When it comes to online shopping, many retailers are missing an important aspect in the branding process – and literally handing that oversight right to the consumer.
Picture this: You’ve finally decided to buy that rather pricey silk scarf that you’ve been eyeing in the store window all week. You go to the register and pay for the purchase, and the cashier plunks your scarf into a generic cardboard box, seals it shut with messy packing tape and hands it over. Are you still pleased with your purchase?
Today’s savvy consumers expect to leave a store with a purchase that has been carefully handled, gently wrapped and neatly packaged in an attractive bag. Yet for some reason, when they buy the same item online, it is delivered in that dull brown box with warehouse packing tape all over it. Such a miss leaves consumers feeling disappointed and unappreciated, and what should have been a memorable brand experience turns sour.
“If a product comes in something that is plain and generic looking, it reflects badly on the brand,” says Jonathan Asher, executive vice president at
Perception Research Services. “There are all kinds of ways to deteriorate the experience by not doing it well.” But by offering something extra, companies have an opportunity to reinforce the brand and quality and to “surprise and delight”, he adds.
The shipping box should be used to enhance the brand experience, according to Swedish-based Boxcom, which turns boxes into communication channels.
“First impressions last,” says Susanne Sifvert, co-owner of Boxcom. She says the shipping box should be used to enhance the brand experience and perceived quality of a product. “Today, when customers open the box with their online purchase, the first thing they see is the invoice,” she says. “Instead, retailers should make their customers love the box from the minute they pick it up, to associate the brand with a positive feeling.”
“There’s so much that companies can do on and in the box to make customers love them and buy again,”
Sifvert and her partner Helene Andersen started Swedish-based Boxcom in 2013 to help companies strengthen their brands by turning their shipping boxes into communication channels. “A nicely designed box can create the strong relationship with the client that e-commerce companies need to get loyalty and brand awareness,” Andersen points out.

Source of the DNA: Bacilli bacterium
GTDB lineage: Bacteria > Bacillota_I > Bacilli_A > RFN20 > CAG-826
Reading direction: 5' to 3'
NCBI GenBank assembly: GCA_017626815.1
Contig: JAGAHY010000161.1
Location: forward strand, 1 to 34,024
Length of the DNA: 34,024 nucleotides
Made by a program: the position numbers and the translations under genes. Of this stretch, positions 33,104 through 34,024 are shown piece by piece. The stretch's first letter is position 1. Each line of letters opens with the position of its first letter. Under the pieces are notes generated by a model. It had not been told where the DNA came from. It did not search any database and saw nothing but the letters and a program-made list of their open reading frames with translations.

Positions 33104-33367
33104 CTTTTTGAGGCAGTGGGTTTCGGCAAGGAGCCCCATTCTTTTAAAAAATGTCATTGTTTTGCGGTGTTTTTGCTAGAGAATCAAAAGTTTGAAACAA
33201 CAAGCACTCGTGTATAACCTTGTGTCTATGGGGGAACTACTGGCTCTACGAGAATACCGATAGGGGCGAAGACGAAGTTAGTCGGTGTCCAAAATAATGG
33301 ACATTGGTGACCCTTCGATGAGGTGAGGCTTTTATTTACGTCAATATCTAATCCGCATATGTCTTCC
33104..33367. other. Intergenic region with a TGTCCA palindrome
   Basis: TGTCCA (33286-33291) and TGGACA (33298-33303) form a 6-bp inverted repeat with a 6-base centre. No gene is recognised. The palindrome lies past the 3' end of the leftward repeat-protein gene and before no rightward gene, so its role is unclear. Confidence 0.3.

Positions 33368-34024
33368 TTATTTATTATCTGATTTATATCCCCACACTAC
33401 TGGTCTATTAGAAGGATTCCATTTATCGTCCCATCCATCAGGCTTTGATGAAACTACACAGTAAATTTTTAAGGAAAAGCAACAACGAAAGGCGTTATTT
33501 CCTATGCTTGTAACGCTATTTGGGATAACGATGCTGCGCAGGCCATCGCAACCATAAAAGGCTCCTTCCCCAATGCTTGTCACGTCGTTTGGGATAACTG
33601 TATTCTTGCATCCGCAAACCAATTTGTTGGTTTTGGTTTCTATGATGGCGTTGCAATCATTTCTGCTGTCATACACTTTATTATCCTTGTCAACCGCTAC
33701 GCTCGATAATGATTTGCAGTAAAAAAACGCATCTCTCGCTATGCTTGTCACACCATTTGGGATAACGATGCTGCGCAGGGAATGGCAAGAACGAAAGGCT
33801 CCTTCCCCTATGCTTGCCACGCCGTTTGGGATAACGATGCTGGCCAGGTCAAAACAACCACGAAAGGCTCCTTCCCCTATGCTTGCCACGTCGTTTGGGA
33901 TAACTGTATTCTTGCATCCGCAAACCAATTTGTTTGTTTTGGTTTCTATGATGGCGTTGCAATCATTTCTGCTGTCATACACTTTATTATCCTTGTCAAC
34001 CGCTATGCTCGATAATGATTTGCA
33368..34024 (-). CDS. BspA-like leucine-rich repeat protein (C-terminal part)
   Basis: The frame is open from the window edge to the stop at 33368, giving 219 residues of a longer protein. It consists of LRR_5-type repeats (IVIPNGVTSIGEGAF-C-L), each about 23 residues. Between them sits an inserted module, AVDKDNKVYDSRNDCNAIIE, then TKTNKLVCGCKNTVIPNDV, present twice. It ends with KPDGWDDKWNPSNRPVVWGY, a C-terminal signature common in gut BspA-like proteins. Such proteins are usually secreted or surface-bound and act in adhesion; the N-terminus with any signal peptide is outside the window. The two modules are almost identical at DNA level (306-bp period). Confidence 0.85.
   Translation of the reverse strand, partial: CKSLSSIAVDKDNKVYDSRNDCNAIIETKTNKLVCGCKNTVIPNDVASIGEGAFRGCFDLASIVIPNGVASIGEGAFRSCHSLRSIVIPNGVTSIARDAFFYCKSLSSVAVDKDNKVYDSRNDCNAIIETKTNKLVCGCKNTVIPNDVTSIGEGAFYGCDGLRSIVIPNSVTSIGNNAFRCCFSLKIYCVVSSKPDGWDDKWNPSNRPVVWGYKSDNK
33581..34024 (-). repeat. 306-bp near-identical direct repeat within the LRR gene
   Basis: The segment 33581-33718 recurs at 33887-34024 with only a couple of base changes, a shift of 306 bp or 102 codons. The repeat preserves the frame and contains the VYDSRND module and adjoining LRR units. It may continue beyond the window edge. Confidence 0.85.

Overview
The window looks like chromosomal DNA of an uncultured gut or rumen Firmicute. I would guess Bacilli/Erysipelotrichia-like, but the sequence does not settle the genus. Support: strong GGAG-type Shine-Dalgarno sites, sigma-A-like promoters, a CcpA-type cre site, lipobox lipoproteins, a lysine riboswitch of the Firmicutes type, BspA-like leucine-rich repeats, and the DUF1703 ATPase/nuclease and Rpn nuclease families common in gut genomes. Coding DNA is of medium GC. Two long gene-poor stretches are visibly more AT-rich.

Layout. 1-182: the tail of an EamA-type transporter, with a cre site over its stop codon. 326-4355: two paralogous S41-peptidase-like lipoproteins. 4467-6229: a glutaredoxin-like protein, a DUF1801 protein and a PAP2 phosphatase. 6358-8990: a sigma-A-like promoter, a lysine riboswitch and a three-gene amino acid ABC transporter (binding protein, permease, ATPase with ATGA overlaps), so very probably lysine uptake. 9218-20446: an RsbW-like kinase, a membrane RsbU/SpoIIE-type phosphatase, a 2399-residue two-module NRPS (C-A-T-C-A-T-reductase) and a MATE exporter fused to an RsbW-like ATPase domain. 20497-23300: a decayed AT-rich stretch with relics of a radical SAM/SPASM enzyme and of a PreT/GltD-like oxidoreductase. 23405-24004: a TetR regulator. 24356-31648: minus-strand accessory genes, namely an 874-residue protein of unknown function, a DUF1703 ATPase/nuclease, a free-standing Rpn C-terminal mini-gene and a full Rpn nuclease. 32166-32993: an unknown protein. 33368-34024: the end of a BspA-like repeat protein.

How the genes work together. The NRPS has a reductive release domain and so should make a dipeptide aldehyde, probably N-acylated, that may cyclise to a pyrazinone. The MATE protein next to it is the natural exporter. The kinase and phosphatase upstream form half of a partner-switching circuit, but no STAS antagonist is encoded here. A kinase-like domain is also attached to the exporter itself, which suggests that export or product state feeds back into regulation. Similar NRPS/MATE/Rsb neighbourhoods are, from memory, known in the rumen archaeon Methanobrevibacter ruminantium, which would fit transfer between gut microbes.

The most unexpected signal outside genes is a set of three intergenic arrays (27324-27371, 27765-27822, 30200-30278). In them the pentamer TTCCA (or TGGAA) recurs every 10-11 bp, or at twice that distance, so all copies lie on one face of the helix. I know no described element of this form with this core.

The boxes, which are designed either by Boxcom or by the retailer’s own creative team, should not only be functional in terms of weight, durability and their ability to protect the contents, but also be well designed and aesthetically pleasing and, above all, deliver the right brand message.
Today’s digital printing enables high-quality printing at a reasonable cost with logos, sharp photos, graphics or multiple colours printed on the box. Structural elements and finishes can also help reinforce the positive experience.
This brand experience should continue once the consumer opens the box. “Some colourful tissue, foil, a thank-you note to your customers or some free samples or coupons will make customers come back and buy from you again,” Andersen says, adding that these are the extra touches that in turn prompt consumers to promote the brand in social media such as Facebook or YouTube and spread the positive experience to their friends.
“There’s so much that companies can do on and in the box to make customers love them and buy again,” Andersen says. “Right now, for example, we are experimenting with different Instagram campaigns on boxes to generate a buzz in social media.”
Despite the many opportunities, very few companies have grabbed the reins on this final step in their brand experience. “Many of the company executives that we’ve been in contact with look a bit shocked when we ask them what their delivery packages look like, because they don’t know,” Sifvert says, adding that this is usually followed by the realisation that something needs to be done about it.
“E-commerce is fairly new and still evolving, so a lot of people just haven’t thought about this yet,” Asher says.
“There’s a big opportunity for whoever is first, because not only are younger consumers in particular more likely to shop online, but they also tend to respond well to these types of efforts – to the little extra touch and extra care.”
Sifvert and Andersen believe it is simply a matter of time before the online shopping experience can match the in-store experience. “Packaging for online stores has great potential, but we have to work hard at it since online stores lack many of the attributes that actual stores have, such as fragrance, sound, lighting and meeting a salesperson,” says Sifvert. And because online stores lack these advantages, it becomes even more important to work with what they do have – namely the box.
“Receiving the box might be the first physical meeting the client has with the store, and it’s the situation where the actual joy in shopping occurs,” says Sifvert. “Make sure to take control over that situation.”
TEXT CARI SIMMONS PHOTO ANETTE NANTELL